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Francois Mori, Associated Press
French Prime Minister Manuel Valls delivers his speech at the National Assembly in Paris, France, Tuesday, Sept. 16, 2014. France's prime minister faces a confidence vote in a parliament increasingly frustrated with unpopular President Francois Hollande's handling of the economy, including dissidents within his Socialist Party.

PARIS — France's prime minister defended his plan of economic reforms ahead of a vote of confidence Tuesday that will determine whether his government can push through critical spending and tax cuts — or even survive.

The result of the vote is uncertain, as Manuel Valls faces a split in his Socialist Party, where some argue he has abandoned his leftist ideals in favor of big business.

In a speech before the vote, he sought to woo those dissidents, arguing his plan did not amount to financial austerity, as many claim. He embraced preserving the country's welfare state, even if adjustments, he said, are needed.

"To reform is not to break, to reform is not to regress ... To reform is to affirm our priorities, while refusing austerity," Valls said.

Valls called for the confidence vote after expelling two dissident ministers from the Cabinet this summer, with another leaving voluntarily. They were the most visible among a group of Socialists critical of government policy whose vote — or decision to abstain — could be critical to the size of the majority given to Valls and his capacity to carry out reforms.

The Socialists have 289 seats in the 577-seat National Assembly, the lower house. Some Socialists may vote against or abstain, but Valls is expected to get some support from allies in other parties.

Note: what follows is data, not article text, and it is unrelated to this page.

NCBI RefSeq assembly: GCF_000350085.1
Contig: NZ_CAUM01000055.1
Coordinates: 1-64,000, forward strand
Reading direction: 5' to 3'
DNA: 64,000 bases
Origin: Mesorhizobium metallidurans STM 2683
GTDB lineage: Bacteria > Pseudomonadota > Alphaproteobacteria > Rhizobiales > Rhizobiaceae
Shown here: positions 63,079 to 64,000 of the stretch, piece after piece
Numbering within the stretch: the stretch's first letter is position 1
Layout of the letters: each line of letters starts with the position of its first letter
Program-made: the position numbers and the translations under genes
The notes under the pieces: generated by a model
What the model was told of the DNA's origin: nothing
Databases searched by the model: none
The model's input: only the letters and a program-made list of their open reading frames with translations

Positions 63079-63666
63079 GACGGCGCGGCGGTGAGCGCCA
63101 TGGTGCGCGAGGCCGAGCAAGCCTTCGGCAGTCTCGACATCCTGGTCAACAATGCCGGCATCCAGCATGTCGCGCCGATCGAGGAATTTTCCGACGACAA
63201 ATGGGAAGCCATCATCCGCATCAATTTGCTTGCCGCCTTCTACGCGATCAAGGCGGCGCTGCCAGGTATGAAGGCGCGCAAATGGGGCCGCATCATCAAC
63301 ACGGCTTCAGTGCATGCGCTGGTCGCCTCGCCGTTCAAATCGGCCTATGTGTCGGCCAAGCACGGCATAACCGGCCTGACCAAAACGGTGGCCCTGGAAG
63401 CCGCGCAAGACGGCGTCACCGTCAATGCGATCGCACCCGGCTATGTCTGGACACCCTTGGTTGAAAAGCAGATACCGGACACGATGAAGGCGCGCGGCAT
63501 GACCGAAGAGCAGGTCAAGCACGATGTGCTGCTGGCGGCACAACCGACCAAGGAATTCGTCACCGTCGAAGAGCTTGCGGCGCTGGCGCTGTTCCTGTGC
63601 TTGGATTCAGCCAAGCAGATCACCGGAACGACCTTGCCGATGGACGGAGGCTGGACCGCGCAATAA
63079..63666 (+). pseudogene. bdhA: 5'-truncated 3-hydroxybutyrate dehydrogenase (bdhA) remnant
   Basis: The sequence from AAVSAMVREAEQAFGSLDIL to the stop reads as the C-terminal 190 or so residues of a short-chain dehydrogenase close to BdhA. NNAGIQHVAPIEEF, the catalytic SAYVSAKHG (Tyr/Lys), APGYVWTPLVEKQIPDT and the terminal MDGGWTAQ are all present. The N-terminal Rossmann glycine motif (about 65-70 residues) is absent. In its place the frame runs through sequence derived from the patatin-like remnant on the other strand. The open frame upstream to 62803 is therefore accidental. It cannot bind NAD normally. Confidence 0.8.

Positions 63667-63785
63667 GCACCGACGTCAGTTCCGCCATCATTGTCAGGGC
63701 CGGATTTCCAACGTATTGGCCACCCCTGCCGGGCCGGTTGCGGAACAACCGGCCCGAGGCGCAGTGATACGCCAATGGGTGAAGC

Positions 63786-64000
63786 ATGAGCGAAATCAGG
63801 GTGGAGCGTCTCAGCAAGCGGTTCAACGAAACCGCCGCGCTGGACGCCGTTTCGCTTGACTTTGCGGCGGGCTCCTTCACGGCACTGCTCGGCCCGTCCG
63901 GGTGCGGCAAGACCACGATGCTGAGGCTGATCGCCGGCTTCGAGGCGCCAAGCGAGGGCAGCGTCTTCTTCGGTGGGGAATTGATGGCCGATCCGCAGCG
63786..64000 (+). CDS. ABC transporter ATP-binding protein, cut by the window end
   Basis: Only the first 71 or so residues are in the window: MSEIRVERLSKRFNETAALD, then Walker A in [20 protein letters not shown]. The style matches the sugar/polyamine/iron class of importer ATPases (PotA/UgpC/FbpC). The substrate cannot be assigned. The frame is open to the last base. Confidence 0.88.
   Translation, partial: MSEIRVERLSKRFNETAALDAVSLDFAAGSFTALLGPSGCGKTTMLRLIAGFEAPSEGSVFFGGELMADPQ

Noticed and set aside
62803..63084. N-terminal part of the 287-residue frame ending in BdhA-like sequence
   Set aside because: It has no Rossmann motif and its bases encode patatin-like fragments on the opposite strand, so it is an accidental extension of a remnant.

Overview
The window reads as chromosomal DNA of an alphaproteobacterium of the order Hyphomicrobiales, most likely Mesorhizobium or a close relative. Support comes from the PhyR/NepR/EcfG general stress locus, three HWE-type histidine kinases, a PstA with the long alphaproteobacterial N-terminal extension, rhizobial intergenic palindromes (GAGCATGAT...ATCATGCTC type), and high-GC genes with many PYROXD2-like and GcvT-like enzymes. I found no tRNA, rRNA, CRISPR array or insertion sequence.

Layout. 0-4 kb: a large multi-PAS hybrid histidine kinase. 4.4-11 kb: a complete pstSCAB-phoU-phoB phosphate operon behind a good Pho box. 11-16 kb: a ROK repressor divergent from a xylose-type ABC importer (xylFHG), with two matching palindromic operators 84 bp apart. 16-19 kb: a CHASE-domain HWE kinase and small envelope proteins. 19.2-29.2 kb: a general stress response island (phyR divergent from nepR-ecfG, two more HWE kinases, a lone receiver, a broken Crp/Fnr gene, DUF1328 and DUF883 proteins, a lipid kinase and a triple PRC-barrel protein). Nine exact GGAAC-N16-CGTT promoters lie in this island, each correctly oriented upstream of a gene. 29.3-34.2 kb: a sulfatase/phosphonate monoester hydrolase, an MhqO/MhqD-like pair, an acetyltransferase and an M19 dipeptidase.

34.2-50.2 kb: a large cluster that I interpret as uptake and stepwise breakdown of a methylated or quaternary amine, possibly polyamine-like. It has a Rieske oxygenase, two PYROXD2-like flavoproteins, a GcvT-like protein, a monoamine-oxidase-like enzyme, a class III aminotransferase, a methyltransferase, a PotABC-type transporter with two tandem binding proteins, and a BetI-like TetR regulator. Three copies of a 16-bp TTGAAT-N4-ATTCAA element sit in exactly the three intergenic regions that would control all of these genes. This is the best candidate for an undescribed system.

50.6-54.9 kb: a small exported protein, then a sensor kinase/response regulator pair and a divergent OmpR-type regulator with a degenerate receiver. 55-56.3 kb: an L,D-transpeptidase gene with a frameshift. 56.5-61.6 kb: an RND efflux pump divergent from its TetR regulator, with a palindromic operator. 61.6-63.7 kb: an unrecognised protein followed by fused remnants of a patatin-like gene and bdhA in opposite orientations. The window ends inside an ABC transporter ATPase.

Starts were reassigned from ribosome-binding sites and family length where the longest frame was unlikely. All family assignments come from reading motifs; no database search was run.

The vote comes amid a series of political disasters for Socialist President Francois Hollande, whose popularity rating was confirmed this week at 13 percent, an all-time low for a French president. Hollande was lately bashed in a book by his ex-companion and a newly-appointed Socialist minister lasted but nine days on the job after revelations he hadn't been paying taxes and other bills on time.

"Yes, Mr. Prime Minister, your days are numbered," said the chief of the conservative opposition, Christian Jacob, in response to Valls' speech. "Without a clear majority and with a discredited president," he said, Valls doesn't have the means to reform.

Valls is hoping his reforms will help cure a litany of ills afflicting the world's fifth-largest economic power — above create the jobs that Hollande promised when he came to power in 2012.

The jobless rate has been over 10 percent for five years, the economy is not growing and public finances are in bad shape. The budget deficit is 4.4 percent of GDP, far above the 3 percent demanded by the European Union.

The reforms include 50 billion euros ($65 billion) in cuts to government spending by 2017. It also proposes reducing the tax burden on employers in hopes to spur hiring. The reforms must be approved in parliament in the fall.

Despite the promise for cuts, Valls argued the reforms did not amount to austerity. He said the government would not change the 35-hour work week, retirement at 60 for some employees and other benefits.

"The only question that should concern us is to carry out indispensable reforms with courage, but without putting into question our social model ... which is even part of our identity," the prime minister said.

Once one of France's most popular politicians, Valls is also losing ground in polls since his appointment five months ago.

Sylvie Corbet contributed to this report.